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Dentures – Baldwin, PA

Enjoy a Full Row of
Beautiful Teeth Again

Without your teeth, you won’t be able to enjoy many of your favorite meals, and people might not understand you when you speak. Fortunately, dentists have been using dentures to help patients suffering from tooth loss for centuries. No matter if you’re missing an entire arch or just a few key teeth, Dr. Verner can give you natural-looking new teeth that fit as comfortably as possible in your mouth. Don’t force yourself to live with tooth loss; get in touch with Dental House of Pittsburgh today and let us help you fill that empty space!

Why Choose Dental House of Pittsburgh
for Dentures & Partial Dentures?

Full Dentures

The kind of denture you get depends on how many teeth you’ve lost. When most or all your natural teeth are gone, we recommend full dentures. This type of restoration can be removed and placed in your mouth as needed. They hold themselves in place on your gum tissue with natural suction, although a mild adhesive can sometimes be used. There are two kinds of full dentures you can receive.

Conventional Full Dentures

If you need to have all your remaining teeth removed, you’ll need to give your oral tissue a chance to heal before your conventional full dentures are placed. The healing process normally takes a few months, leaving you without teeth in the meantime.

Immediate Full Dentures

With immediate full dentures, your new smile will be ready much sooner. Dr. Verner will take the necessary measurements to fit the dentures before your remaining natural teeth are extracted. Once the procedure is done, your false teeth will be ready for immediate placement. That means you won’t have to go without teeth for an extended period of time. Keep in mind that your dentures will most likely need to be refitted at a follow-up visit due to the jawbone changing shape as it heals.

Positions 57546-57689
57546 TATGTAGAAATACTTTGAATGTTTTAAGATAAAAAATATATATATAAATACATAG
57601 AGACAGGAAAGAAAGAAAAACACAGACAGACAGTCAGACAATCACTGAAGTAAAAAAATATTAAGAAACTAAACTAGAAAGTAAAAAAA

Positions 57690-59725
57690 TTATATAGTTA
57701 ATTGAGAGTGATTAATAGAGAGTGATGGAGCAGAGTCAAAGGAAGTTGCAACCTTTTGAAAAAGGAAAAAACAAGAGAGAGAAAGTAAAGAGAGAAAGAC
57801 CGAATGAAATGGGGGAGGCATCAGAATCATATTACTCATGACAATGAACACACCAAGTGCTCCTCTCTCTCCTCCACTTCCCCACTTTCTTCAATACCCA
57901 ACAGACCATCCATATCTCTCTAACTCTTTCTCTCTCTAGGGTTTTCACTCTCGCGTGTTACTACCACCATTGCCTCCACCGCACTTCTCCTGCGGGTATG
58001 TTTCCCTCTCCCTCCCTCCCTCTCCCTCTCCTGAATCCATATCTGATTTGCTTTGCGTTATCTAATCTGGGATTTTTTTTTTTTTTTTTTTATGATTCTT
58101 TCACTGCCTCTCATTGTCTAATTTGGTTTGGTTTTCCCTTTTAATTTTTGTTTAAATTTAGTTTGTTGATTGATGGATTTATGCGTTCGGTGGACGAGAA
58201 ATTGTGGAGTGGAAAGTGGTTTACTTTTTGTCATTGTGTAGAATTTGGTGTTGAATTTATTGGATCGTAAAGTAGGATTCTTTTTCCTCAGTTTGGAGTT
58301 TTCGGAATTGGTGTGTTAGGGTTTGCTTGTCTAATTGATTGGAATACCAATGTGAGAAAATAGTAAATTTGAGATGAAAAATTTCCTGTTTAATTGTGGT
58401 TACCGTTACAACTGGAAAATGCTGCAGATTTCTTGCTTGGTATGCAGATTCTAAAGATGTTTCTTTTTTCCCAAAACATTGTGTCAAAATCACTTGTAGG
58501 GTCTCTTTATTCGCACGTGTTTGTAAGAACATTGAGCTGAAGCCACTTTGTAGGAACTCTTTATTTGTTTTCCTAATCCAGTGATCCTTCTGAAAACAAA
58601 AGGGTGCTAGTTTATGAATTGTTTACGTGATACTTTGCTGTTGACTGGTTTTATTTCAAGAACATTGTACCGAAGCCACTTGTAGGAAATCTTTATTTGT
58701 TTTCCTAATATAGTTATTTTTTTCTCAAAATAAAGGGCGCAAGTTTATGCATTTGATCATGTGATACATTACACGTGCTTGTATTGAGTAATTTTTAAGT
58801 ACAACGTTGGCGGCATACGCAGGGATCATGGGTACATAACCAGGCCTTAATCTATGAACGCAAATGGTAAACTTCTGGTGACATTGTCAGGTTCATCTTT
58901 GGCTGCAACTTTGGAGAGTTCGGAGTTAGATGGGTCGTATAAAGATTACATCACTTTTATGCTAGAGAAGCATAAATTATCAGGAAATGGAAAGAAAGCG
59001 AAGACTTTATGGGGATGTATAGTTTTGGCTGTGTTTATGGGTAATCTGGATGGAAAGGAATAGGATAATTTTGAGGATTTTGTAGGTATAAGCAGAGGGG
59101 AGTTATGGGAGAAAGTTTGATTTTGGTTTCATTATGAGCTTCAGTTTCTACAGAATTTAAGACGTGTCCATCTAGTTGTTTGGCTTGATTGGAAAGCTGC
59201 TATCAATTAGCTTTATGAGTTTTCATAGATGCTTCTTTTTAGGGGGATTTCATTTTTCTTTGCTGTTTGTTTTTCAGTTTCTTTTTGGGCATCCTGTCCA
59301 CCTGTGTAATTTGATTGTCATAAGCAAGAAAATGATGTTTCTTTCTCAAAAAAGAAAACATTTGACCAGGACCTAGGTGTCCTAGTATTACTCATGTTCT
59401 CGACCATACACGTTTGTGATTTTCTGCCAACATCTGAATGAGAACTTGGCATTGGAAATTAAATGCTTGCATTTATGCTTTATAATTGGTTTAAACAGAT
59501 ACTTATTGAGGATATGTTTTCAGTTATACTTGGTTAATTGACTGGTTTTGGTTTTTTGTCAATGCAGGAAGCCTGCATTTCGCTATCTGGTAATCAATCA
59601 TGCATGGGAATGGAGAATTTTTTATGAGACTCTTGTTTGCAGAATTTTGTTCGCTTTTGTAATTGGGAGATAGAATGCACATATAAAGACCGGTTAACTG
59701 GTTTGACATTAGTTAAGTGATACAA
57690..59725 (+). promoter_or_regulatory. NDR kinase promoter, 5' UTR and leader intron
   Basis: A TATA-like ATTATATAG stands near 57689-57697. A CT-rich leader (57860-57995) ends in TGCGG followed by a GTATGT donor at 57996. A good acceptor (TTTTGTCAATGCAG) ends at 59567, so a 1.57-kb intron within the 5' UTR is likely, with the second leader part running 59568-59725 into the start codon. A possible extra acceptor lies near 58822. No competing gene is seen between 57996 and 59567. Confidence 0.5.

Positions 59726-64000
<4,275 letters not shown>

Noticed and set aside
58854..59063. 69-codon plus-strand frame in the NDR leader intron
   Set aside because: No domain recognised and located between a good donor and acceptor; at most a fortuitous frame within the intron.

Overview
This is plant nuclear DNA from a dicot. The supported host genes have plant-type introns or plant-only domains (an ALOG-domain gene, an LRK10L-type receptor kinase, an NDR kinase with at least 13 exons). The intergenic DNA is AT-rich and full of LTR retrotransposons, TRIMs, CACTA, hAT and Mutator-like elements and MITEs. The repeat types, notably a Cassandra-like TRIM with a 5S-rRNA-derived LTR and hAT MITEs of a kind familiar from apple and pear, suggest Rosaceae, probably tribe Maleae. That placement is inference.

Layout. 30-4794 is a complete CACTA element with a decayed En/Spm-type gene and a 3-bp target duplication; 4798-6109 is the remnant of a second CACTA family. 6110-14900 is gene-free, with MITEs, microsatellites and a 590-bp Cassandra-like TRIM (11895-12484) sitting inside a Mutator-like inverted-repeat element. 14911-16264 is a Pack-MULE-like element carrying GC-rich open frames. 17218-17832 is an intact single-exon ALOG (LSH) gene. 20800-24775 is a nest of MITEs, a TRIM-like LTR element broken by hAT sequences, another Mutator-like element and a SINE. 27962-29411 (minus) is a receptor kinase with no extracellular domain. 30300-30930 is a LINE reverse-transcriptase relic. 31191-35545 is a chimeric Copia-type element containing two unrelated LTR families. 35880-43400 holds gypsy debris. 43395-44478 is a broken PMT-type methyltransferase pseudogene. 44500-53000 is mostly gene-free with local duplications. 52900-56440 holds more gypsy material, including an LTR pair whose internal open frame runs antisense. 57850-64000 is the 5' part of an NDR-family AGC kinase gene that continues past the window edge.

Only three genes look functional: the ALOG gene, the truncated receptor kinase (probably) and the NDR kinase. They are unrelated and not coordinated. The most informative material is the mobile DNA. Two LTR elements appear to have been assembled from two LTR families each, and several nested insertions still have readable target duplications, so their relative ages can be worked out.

Partial Dentures

If you’re still able to keep some of your natural teeth, you can receive a partial denture. This restoration fits in your smile like a puzzle piece and is held in place with a metal clasp; it’s similar to a bridge, but it can be removed.

Living with Dentures

Like with any new oral appliance, you must give your mouth some time to get used to dentures. Many patients find their new teeth bulky at first, feeling like they don’t have enough room for the tongue; in other cases, the dentures might be loose. These issues will affect the way you eat and talk at first, but after a while your mouth will begin to figure out how to operate properly with your new teeth. To speed up the adjustment process, you can use a special adhesive to give your teeth stability while chewing, and you practice talking clearly by reading aloud and repeating troublesome words.

Taking Care of Your Dentures

While dentures can’t develop cavities, it’s still important to keep them clean; otherwise the plaque and food particles that gather on them could contribute to gum disease and other oral health issues. Brush your dentures thoroughly before removing them, then place them into a denture cleaning solution. You can rinse them off, but do not use hot water to do so, as it could warp the material. Remember that dentures can break very easily when dropped, so always take care while handling them. Your dentures will need to be adjusted occasionally, so call Dr. Verner if they feel uncomfortable or loose; never try to fix them yourself.

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